The Orchard at Brookhaven, an assisted living facility that specializes in caring for those with dementia, recently opened on Buford Highway, a large, yellow “pre-leasing” banner still hanging over its front entrance.

Just yards from that front entrance is a dirt path that runs along Buford Highway, created over many years by people walking along the busy thoroughfare despite a lack of sidewalks. That dirt path is supposed to become a 10-foot-wide sidewalk and a 5-foot-wide landscape strip, a condition the city put on the developer when the property was rezoned two years ago to make way for the 79-unit facility. Another stretch of frontage along Buford Highway in front of the new building is also supposed to have the same requirements.

The dirt path in front of the Orchard at Brookhaven on Buford Highway is the subject of a dispute about a sidewalk and a landscape strip. (Dyana Bagby)

But the developer says it cannot build the full 15 feet of sidewalks and landscape strips along both stretches because a faulty survey of the site came up 4 feet short, leaving only 11 feet to construct the required sidewalks and strips. The developer is now asking the council to alter its zoning condition for the building that sports the address 1634 Afton Lane despite having an entrance and exit right off Buford Highway. The building is at the corner of Buford Highway and Afton Lane.

The mayor and City Council members argued changing the zoning requirements on sidewalks and landscaping size would set a bad precedent for how it plans to guide redevelopment along Buford Highway, including construction of multiuse paths bordered by 5-foot landscape strip to provide a safety barrier between pedestrians and cars racing by on the busy Buford Highway. The city’s comprehensive plan for Buford Highway also includes creating a more walkable community including encouraging the development of mixed-use projects with sidewalks, trails and bike paths.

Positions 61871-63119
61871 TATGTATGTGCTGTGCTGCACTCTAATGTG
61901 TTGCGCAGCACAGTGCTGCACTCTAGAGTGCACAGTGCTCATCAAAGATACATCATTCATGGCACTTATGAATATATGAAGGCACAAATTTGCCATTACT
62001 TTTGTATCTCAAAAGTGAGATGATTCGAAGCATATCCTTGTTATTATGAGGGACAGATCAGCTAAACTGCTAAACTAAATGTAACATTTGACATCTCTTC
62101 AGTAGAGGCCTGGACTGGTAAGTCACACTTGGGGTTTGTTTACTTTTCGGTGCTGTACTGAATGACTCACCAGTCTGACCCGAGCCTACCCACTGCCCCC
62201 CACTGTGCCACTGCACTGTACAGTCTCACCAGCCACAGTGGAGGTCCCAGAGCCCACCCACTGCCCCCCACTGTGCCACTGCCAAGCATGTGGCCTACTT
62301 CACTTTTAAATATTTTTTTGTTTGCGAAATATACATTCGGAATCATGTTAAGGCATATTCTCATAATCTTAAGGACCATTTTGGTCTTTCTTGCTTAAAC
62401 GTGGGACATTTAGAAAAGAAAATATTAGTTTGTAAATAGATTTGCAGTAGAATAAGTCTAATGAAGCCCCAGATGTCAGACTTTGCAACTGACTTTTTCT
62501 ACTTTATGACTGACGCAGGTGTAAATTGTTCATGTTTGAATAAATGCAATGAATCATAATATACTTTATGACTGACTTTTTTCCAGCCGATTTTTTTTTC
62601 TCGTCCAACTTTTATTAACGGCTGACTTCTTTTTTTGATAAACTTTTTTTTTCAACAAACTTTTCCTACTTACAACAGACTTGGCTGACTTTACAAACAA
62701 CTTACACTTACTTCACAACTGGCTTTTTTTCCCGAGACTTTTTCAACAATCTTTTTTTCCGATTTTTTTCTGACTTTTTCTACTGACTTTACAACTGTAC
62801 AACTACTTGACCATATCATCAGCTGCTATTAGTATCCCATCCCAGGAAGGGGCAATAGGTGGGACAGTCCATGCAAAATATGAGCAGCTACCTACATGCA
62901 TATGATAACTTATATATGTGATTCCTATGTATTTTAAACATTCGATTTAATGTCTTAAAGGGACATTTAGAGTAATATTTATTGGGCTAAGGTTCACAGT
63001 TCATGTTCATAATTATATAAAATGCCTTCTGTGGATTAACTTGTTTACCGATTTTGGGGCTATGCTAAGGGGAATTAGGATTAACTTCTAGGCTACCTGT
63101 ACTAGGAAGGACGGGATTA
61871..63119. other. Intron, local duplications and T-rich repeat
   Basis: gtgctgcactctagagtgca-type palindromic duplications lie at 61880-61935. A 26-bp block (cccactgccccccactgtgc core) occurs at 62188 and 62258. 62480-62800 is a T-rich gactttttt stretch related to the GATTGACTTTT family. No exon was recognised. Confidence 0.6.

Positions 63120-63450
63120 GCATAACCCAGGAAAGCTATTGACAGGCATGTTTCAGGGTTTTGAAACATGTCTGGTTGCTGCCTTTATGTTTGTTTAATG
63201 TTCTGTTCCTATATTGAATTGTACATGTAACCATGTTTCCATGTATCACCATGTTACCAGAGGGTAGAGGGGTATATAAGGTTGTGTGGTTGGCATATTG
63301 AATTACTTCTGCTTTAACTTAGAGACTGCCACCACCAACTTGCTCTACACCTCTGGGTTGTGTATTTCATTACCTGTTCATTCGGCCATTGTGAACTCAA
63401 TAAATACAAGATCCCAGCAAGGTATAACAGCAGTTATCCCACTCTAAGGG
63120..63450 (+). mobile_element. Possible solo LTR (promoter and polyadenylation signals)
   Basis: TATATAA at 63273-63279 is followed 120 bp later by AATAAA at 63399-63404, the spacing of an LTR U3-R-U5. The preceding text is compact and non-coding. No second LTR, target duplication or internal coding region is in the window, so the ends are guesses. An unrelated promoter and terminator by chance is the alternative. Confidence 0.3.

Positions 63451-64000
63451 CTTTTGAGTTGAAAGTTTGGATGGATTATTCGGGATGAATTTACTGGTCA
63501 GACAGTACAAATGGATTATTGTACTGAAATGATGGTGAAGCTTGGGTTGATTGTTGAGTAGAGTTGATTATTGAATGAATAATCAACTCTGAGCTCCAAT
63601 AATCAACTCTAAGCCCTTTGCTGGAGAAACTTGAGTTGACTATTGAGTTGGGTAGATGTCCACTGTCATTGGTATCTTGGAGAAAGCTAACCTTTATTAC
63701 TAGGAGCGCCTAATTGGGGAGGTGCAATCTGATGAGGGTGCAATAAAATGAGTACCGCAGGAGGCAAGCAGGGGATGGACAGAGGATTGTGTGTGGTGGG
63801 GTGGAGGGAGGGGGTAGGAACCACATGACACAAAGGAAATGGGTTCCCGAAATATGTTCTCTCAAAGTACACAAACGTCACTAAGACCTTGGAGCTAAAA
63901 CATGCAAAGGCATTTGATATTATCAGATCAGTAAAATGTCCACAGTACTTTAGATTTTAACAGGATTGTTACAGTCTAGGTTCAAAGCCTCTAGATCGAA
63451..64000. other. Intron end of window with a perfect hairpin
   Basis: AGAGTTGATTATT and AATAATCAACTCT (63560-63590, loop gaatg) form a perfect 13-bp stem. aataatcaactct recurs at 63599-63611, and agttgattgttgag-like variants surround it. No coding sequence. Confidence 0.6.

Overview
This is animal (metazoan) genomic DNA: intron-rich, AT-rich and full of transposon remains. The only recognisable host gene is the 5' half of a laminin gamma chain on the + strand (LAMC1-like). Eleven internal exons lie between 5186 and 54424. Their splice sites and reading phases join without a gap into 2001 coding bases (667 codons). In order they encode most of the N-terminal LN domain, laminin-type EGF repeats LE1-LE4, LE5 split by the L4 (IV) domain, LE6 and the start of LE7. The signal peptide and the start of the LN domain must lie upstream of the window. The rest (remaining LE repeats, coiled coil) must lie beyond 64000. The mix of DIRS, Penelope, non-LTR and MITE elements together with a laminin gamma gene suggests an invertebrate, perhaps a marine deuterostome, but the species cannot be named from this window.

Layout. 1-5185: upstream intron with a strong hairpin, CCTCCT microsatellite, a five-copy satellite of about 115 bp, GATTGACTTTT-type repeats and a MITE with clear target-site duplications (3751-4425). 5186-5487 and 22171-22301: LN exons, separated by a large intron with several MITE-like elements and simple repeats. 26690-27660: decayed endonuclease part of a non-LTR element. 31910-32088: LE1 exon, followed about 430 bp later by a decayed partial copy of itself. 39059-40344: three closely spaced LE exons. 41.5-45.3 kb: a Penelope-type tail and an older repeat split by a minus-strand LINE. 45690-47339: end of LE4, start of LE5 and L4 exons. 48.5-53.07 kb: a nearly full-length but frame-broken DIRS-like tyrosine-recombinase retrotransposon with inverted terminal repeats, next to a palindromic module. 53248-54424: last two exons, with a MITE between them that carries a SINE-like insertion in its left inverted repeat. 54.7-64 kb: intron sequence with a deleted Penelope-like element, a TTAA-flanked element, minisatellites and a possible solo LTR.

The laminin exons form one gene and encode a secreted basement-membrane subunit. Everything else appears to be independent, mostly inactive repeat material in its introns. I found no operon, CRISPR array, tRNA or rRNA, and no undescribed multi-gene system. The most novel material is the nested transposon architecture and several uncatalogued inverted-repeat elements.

City officials are also aware of the Georgia Department of Transportation’s upcoming “pedestrian safety project” to build wider sidewalks and create larger barriers between pedestrians and the fast cars zooming along the six-lane thoroughfare.

New or upgraded sidewalks are planned to be built on nearly 3 miles between Afton Lane to Shallowford Terrace. Property appraisals and negotiations are underway for right-of-way for this project, according to GDOT spokesperson Natalie Dale. There are 90 parcels required for the project. The project is expected to go out to bid in Spring of 2021 and construction to start in the summer of 2021.

Following two deferrals on the request to change the zoning conditions in April and May, accompanied by heated exchanges between council members and representatives for the developer, the council is set to again consider the developer’s request to reduce the sidewalk zoning requirement at its June 25 meeting.

‘It’s just 4 feet of landscaping’

Doug Dillard is the high-profile zoning attorney representing the developer, Green Implementation Group. He told the council at its April 23 meeting a faulty survey led to a faulty site plan and 4 feet less than the developer originally believed he had along Buford Highway. Building out the full 10-foot sidewalk and 5-foot landscape strip would mean taking out some of the already constructed surface parking lot fronting Buford Highway.

He asked the council to change its zoning requirement and require the developer build only a 1-foot landscape strip, keeping the full 10-foot sidewalk.